Wednesday, April 10, 2013

The Cases of the Two Phoebes

I was struck by the symbolism of the names used by the author Benjamin Black in his novel The Silver Swan. His main protagonist is Dr. Garrett Quirke, who was introduced in Christine Falls, a story about a "fallen" (like a soldier is fallen) woman. He is a pathologist in 1950s Dublin, Ireland, who has a great thing for the bottle. As do babies, quips a friend of his. He describes himself as having a quirk––he suffers from an incurable curiosity, so when a friend of his named Billy Hunt from the early days of medical school comes to him with the story about his wife's death by suicide, and asks that he not do an autopsy, Quirke does just the opposite.

He searches just a bit, finds a single needle injection site on the victim's arm, does an autopsy and suddenly drops the case. For a while. Quirke has discovered that the victim, Deirdre, has transformed herself into Laura Swan and, as such, had been dealing with a man of ill-repute, Mr. White, snowy of hair and attire, as well as with a Dr. Kreutz, a cross between bad medicine and good spiritual advice.

What concerns Quirke at present is trying to reestablish his relationship with his daughter, Phoebe, who has only recently discovered her relationship with him. She is not particularly happy with it, but she dines with him weekly. Quirke is now on the wagon, except for these weekly meals, where he is down to one glass of wine.

When Phoebe flies into the path of Mr. White, Quirke fears for her safety, and it is only then that he awakes to the danger around her. Quirke does too little, too late, because he is afraid to make waves, and it is left to others to save the day. I found the book a letdown. The characters' names tell you everything you need to know, including who the killer is.

There is another Phoebe who is in danger in Safe from Harm, by Stephanie Jaye Evans. One October night, Pastor Walker "Bear" Wells is enjoying an evening out with his wife when he gets a terse text from his 15-year-old daughter Jo saying come home. They never expect to see their teenage girl cradling the body of a dead friend, Phoebe.

Actually, it would be more accurate to call this girl an ex-friend. She was as different from Jo as it was possible to be. On the one hand, Phoebe seems to want to model herself after the girl with the dragon tattoo. She has dyed her once-blonde hair a crow black that leaves her blonde roots yearning to show themselves, and her skin is bedecked with piercings like the little air vents on a Corvette. One of her worst characteristics is that she seems to be one of those people who  always need to do you one better. She has been to a more exotic location, she has had a better ballet teacher and she plans to attend the Air Force Academy, among other things. Don't we all know people like that? I have not wanted to murder one yet, but I have come close!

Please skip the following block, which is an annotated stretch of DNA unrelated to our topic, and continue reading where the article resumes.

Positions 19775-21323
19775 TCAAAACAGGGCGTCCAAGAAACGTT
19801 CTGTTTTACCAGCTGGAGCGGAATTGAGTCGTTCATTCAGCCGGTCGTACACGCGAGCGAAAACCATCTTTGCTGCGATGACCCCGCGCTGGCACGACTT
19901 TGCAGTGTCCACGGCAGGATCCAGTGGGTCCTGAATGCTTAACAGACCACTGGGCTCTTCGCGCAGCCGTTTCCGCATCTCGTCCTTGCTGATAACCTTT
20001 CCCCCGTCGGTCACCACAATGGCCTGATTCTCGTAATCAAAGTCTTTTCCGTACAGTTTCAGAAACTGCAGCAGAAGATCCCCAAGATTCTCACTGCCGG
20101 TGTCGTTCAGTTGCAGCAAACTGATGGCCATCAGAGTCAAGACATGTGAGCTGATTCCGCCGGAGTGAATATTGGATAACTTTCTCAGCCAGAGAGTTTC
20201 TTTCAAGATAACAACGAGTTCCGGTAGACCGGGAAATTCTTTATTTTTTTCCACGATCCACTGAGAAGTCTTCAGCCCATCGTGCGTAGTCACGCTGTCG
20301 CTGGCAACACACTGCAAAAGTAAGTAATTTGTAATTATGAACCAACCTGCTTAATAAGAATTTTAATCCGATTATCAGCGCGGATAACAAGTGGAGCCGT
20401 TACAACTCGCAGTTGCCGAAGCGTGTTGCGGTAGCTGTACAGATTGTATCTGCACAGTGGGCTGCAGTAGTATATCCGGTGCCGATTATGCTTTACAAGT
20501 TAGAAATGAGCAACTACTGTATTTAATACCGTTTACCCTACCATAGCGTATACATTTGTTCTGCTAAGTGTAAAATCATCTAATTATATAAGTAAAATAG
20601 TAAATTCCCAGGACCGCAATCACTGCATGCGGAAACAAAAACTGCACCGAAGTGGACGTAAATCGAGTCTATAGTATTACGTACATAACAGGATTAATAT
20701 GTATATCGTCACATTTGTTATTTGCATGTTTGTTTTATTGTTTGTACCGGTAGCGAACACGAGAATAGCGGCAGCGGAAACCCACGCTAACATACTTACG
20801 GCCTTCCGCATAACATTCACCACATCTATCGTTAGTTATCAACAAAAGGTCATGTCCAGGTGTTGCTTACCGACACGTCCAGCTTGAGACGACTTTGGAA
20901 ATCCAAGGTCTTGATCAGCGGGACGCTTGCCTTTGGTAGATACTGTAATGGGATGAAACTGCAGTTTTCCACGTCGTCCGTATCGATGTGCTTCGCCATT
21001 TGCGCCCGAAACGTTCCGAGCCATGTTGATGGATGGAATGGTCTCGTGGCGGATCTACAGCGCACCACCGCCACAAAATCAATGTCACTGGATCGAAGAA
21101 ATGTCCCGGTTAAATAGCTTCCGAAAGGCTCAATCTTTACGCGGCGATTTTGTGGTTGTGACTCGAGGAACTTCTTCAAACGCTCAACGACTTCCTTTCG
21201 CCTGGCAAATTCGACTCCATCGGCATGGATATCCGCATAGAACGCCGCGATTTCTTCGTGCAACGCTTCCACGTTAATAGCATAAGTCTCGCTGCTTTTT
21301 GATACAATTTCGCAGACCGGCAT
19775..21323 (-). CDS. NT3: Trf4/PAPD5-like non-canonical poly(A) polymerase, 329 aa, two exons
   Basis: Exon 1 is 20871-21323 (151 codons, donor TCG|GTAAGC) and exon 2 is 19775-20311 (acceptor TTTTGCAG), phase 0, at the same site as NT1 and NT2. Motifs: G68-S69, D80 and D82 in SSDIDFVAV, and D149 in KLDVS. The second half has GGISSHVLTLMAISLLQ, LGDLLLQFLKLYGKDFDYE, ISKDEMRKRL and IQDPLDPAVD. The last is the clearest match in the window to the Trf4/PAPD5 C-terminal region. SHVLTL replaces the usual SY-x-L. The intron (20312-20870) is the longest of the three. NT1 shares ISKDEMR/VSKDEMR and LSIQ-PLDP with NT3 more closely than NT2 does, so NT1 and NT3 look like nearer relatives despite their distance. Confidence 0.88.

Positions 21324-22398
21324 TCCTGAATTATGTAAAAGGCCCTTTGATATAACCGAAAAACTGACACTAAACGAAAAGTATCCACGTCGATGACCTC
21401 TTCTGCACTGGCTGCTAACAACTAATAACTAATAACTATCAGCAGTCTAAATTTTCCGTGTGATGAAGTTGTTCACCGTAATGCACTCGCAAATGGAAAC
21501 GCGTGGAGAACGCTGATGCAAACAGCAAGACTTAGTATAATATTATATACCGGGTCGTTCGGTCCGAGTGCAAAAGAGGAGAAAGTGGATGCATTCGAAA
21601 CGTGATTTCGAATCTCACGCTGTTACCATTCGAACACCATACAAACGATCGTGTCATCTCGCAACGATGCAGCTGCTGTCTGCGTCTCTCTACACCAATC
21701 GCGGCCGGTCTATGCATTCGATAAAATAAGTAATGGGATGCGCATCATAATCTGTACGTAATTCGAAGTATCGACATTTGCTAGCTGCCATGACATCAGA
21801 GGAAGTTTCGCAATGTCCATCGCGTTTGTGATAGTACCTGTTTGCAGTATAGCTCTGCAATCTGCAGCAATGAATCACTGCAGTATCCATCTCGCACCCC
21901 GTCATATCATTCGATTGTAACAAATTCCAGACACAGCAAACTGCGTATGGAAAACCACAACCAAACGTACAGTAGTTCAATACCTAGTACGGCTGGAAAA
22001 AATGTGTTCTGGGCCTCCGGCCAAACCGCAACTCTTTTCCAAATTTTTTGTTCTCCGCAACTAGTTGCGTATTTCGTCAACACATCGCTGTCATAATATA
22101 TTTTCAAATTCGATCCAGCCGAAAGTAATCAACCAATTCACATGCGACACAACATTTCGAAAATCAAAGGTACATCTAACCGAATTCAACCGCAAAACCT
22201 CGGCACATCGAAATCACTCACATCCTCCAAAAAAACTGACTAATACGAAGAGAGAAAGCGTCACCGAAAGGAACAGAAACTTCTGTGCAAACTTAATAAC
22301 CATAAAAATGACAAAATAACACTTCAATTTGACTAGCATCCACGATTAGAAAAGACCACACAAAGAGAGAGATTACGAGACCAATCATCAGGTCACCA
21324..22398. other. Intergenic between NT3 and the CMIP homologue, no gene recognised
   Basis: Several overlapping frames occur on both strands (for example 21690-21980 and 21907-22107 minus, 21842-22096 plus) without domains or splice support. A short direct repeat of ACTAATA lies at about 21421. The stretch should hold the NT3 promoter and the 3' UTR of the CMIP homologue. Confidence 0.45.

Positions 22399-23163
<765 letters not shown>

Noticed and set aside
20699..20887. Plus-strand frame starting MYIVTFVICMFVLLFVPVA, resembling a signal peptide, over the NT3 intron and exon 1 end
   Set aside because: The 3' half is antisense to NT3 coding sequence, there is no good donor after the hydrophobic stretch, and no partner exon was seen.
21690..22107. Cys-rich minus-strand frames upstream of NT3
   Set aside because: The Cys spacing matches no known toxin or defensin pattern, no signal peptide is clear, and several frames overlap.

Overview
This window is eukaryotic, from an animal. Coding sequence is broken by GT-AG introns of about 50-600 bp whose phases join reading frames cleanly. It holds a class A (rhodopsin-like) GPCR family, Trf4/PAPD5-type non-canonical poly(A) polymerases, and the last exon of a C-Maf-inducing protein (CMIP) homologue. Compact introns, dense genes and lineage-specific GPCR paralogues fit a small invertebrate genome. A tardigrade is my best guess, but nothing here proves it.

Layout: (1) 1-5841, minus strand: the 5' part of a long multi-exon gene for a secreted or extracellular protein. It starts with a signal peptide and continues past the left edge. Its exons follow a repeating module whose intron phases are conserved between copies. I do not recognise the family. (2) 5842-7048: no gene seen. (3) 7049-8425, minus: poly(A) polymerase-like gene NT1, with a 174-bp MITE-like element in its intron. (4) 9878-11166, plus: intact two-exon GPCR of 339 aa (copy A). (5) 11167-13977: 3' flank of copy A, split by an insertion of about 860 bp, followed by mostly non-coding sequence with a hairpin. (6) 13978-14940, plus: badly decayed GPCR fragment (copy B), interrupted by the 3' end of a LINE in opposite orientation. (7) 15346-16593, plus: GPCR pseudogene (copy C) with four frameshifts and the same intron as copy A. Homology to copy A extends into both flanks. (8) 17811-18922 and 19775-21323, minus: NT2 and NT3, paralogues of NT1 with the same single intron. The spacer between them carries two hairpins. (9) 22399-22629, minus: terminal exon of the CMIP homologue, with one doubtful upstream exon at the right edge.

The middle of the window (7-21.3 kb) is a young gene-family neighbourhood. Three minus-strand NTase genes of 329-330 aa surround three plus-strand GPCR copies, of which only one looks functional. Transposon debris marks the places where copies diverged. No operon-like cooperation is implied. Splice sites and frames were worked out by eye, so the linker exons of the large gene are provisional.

The problem with this is that none of it makes sense, because Phoebe comes from a poor background, has been living in a trailer park and has been taking care of a terminally-ill mother, while her father lives in the lap of luxury with his new wife and two children. At first, Jo's tender heart took pity on her, but then these discrepancies and Phoebe's utter dependence on Jo caused a parting of the ways, and they hadn't seen each other for weeks.

Phoebe had recently lost her mother and moved in with her dad and his new family. Now, by all appearances, this troubled young woman had taken her own life.

After calling 911, as well as an acquaintance, Detective James Wanderley, Bear waits and thinks about Phoebe's parents. Phoebe’s father and stepmother had moved to the upscale area of Sugar Land, Texas and were living in one of the more wealthy enclaves. They were members of Bear's church. While the family seemed well-constructed on the outside, attending church, and successful at work, on closer examination it was clear that the picture was flawed.

Bear was glad he was not a cop, because it was the lot of a policeman to look for the worst in people, while he was always able to look for the best. Sometimes, this made for an adversarial relationship, especially when Wanderley assumed that Jo had to be a drug pusher and perhaps a user as well, until proven otherwise, preacher's daughter not withstanding.

What bothered Jo, though, was that she knew that Phoebe was a fighter above all things, and that not only did she not use drugs, she would not have committed suicide. Jo takes it upon herself to prove her case.

In an insightful way, Evans shows with subtle humor that just as being in a garage for a long time doesn't make something a car, spending an appropriate time in church doesn't make a person a Christian. There may be twisted personalities and murderers lurking among the pews.

There are many layers to this story, and because there are twists and turns that will catch the reader unaware, I don't want to give anything away. Certainly, Jo Wells is the smartest––if a bit foolhardy––heroine I have pinned my hopes on in a long time.

Phoebe bird

A Phoebe is a little brown bird. Both of these Phoebes were living out of sync with their families. They had that in common. They differed, in that one could have died to experience freedom from the nest, and one would have loved to be in a nest once again.

In the cases of the two Phoebes, one bird got what she wanted and one didn't.

But one had Jo on her side. I recommend this book!

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